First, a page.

The fact that growth is picking up marginally, the improvement of the global economic environment and stabilising employment numbers are all positive factors for the tax take or growth, according to Els. “The risk of tax increases in this year’s Budget is that, while we know that hikes will happen across the board, we don’t want Treasury to become too reliant on tax increases over the prioritising of expenditure cuts. We need them to focus on both, but expenditure cuts are more challenging given that public sector wages, social grants, and interest payments make up 60% of the total expenditure budget. So where do they cut if they cannot easily cut these components?” he says.
Els believes that the risk of rising taxes hurting the economy through downward pressure on SA’s currently improving growth can be avoided through a suitable mix of taxes. “If the tax increases come in at the top level, as we expect they will, then the impact on the man in the street won’t be as severe,” he says.
“So yes, while a 2% VAT hike would be painful, a 0.5% increase could be manageable in terms of impact on the consumer. And if, as we expect, the mix means hiking the top marginal tax rate, which includes the wealth or rich taxes such as capital gains tax and dividend taxes, then we don’t expect the economy and consumer to be put under increased pressure. Of course, there will be tax hikes such as fuel levy and excise increases, but these will be the normal increases we see every year.”
Els says that in order to meet the Ministry’s tax target of R28 billion, other tax options, in addition to those already mentioned, include an increase in estate duties, securities and sugar taxes. He does not expect the much-talked about Wealth tax to be implemented in the short term.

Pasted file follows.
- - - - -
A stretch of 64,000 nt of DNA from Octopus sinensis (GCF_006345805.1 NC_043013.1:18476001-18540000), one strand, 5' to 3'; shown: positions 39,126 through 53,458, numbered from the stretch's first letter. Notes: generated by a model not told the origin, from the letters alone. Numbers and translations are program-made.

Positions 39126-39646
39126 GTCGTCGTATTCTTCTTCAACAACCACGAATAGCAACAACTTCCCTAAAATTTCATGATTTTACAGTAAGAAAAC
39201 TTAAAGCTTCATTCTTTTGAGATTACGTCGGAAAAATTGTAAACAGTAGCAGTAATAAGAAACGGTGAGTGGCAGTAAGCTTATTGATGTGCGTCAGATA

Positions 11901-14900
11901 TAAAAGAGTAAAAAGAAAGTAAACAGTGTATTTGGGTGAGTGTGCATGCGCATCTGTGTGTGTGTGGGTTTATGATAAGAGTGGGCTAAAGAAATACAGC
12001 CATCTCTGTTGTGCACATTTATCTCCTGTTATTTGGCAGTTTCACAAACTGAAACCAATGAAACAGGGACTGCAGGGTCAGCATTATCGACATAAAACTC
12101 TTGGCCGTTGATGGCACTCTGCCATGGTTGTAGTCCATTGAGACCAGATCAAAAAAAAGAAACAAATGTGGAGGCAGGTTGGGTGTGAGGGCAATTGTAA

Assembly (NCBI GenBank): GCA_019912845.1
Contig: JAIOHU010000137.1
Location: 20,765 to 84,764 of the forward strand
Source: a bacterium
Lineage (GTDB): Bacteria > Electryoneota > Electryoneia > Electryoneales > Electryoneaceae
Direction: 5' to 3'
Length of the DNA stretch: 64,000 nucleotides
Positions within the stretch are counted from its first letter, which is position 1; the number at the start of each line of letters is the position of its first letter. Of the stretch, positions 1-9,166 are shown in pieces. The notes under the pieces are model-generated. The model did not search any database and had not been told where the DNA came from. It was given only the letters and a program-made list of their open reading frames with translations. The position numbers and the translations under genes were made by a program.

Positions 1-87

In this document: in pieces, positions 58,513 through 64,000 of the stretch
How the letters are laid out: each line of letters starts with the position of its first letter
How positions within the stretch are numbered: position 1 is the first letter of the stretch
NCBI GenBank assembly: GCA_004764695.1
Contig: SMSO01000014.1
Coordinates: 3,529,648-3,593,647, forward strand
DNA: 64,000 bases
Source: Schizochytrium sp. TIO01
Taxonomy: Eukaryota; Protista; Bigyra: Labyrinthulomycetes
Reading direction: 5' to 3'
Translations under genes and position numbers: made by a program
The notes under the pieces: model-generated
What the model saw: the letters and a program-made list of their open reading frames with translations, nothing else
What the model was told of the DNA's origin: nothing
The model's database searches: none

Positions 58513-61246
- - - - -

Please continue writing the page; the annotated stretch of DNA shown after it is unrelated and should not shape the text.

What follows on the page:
“A tighter Budget is key when it comes to SA’s policy mix as it could give the SA Reserve Bank the room that they need to be able to cut interest rates as we still expect them to in the second half of this year,” he explains. “At least some of the tax pain expected from this Budget will be negated by lower inflation and interest rates – but the bulk of the tax pain will be at the top end.”
This article is featured in the March 2017 edition of INTO AFRICA Magazine, Africa’s Lions: Trust in Fundamentals.
Johann Els, Senior Economist, Old Mutual Investment Group. Johann is responsible for all areas of macroeconomic research. This includes analysis of the global economy – specifically those economies that impact on South Africa, namely the US, Europe, and China. He is also tasked with detailed research of all South African economic variables. Specific focus areas include the rand, inflation, interest rates and fiscal matters. Economic research is done with one thing in mind: What is the impact on the different asset classes and thus the investment decisions?
After graduating from the University of Stellenbosch, where he studied courtesy of a South African Reserve Bank (SARB) bursary, Johann joined the SARB’s Economics Department. Following a period as an economics lecturer at the University of Stellenbosch, he joined Trust Bank (one of the constituent banks of today’s ABSA Bank) as an economist. Johann joined Old Mutual as an economist in 1991.